Few restaurants come with a proprietor
whose history is as colorful as Night and Day’s Judy Joice.
Joice owned the Lion’s Head, a legendary Greenwich Village bar
that, for 30 years, served as a gathering place for the city’s
literati, journalists and anyone else who liked a stiff drink
and could hold up his end of a conversation.
The "Head" as it was known to regulars, was opened
in 1966 by Wes Joice, a former New York City cop and Judy’s husband.
She joined him as a partner in the bar from 1970 until his death
in 1994. It closed two years later.
In his memoir, "A Drinking Life," reporter and Lion’s
Head regular Pete Hamill paints a picture of the setting:
"I don’t think many New York bars ever had such a glorious
mixture of newspapermen, painters, musicians, seamen, ex-communists,
priests and nuns, athletes, stockbrokers, politicians and folksingers,
bound together in the leveling democracy of drink."
With Night and Day, which opened on Park Slope’s Fifth Avenue
in July, Joice hopes to establish a setting similar to the Head’s
egalitarian, easy-going ambience. In the back of the restaurant,
named for the Cole Porter tune, is a recently completed, skylight-lit
backroom that serves as a jazz club and a literary performance
Her goal, Joice says, is "to recreate the elegance, sophistication
and the high-flying good times of the 1940s and 1950s jazz era"
with her partner Robin Hirsch, owner of Manhattan’s Cornelia
To set the mood for their modern-day salon, the partners transformed
the former site of Bibi’s into a golden-toned dining room brought
alive with jazz tunes. Amber lights cast a serene glow over linen-covered
tables, and the long wooden bar, that runs the length of the
main room, is already abuzz with sounds of the chatty clientele.
In the spring, an awning is erected over the patio.
The food was the establishment’s weak point until November when
Joice replaced the former chef with the talented Simon Glenn
(the third cook since the restaurant’s opening) in the kitchen.
Glenn, who has cooked for Jean-George’s Spice Market, has a menu
that traverses the world, but each country’s ingredients stay
on one plate so nothing gets too fusiony.
You’d be wise to start a meal with the creamy mushroom soup with
truffle oil that brings the freshness of a wooded glen, the scent
of pine needles, and an earthy, mineral aroma to the bowl.
The appetizer of pan-seared duck livers are crisp-crusted and
pink inside. The first taste of their sherry sauce was a touch
sweet, followed by a hint of vinegar that balanced its spices
I found the white wine broth spiced with garlic, lime and chili
that accompanied another starter of perfectly cooked steamed
mussels to be slightly sharp, but plenty of butter and basil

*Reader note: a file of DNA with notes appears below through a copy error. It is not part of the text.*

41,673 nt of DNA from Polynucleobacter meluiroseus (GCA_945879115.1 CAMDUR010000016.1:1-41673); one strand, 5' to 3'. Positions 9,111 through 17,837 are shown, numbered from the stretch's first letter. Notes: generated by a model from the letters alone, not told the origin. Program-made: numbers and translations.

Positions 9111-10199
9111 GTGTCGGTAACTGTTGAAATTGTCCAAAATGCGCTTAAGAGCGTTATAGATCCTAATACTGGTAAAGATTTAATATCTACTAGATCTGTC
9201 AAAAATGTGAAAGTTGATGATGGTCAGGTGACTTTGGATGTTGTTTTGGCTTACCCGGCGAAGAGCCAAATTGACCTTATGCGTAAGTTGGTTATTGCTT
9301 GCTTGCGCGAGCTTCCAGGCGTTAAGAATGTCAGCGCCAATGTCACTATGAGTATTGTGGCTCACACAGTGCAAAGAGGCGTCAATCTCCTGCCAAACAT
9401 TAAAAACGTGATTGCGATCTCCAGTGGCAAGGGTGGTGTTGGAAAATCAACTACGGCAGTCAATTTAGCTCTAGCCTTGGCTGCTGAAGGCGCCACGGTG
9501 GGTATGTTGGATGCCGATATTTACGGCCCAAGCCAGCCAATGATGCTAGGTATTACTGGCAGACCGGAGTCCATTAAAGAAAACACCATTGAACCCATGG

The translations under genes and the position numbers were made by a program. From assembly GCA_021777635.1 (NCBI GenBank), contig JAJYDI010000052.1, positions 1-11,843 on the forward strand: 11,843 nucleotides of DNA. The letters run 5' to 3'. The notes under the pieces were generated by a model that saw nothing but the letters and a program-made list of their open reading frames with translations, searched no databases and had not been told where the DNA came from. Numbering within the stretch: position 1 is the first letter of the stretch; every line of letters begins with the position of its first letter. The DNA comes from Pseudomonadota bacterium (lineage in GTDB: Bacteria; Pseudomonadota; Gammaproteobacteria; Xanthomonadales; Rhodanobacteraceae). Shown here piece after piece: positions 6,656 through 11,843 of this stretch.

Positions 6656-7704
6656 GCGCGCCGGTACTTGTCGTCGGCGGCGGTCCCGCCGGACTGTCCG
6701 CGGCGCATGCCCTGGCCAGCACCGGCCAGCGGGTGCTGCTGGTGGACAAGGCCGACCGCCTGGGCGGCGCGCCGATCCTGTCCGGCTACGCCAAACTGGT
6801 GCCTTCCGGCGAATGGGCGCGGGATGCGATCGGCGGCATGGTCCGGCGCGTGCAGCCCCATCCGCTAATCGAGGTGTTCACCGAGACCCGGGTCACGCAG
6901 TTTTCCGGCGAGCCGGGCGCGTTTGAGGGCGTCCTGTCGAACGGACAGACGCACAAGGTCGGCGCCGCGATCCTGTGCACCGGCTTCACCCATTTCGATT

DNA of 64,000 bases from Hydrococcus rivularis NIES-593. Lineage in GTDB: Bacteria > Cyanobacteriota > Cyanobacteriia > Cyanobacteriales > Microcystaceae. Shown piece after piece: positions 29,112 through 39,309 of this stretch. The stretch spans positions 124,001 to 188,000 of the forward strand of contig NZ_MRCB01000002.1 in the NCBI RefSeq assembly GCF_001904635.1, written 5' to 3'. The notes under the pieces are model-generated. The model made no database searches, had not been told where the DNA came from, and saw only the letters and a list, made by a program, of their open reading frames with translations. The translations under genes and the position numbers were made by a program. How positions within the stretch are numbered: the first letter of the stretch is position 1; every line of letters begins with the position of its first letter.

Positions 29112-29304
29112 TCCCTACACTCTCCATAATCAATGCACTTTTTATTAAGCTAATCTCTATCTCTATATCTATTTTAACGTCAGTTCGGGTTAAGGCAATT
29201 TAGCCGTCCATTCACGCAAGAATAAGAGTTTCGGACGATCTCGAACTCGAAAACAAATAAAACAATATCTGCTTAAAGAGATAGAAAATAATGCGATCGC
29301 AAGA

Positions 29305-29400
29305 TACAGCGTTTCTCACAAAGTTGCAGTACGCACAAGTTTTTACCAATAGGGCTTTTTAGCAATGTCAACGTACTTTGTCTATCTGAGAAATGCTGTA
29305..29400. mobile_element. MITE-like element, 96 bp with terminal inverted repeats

mellowed the mix.
A niçoise salad is nothing special until it’s deconstructed
and served in a do-it-yourself mode. Glenn serves the yellowfin
tuna as a confit poached in extra virgin olive oil and stored
with an anchovy in a little glass jar. It’s slightly salty and
great as is, or mixed in a dish with housemade mayonnaise. You
pile the fish on a slice of toasted French bread and nibble it
with a cornichon (gherkin pickle), or a tiny black olive, or
top it with a half of a ripe cherry tomato.
One standout entree is the red wine braised lamb shank "osso
buco." Glenn gives the Italian dish a Mediterranean twist
by accompanying two meaty, fall-off-the bone pieces with baby
artichoke halves and oven-dried tomatoes that have absorbed the
wine and lamb juices. A sprinkling of feta lends a piquant touch
of saltiness, while fresh oregano adds a bright peppery note.
It’s a bold interpretation on the classic entree that held my
attention from the first to the last bite.
A roasted, free-range chicken was everything it should be: crisp-skinned
and moist-fleshed with well-seasoned pan juices and a few small,
oven-cooked potatoes and pearl onions.
Like the chicken, Glenn keeps the desserts simple with a French
twist. His chocolate souffle is not too sweet or runny-centered
and the pistachio gelato that melts over the top has just enough
nutty pieces to add a pleasant crunch to the dish.
It took awhile for Joice and Hirsch to find the right person
for the kitchen. Now that this piece of the puzzle is in place,
the change in the food is, well, as different as night and day.
Night and Day (230 Fifth Ave. at President
Street in Park Slope) accepts American Express, Diners Club,
Discover, MasterCard and Visa. Entrees: $11-$22. The restaurant
serves breakfast, lunch and dinner daily. Brunch is available
on weekends from 10 am to 4:30 pm. For reservations, call (718)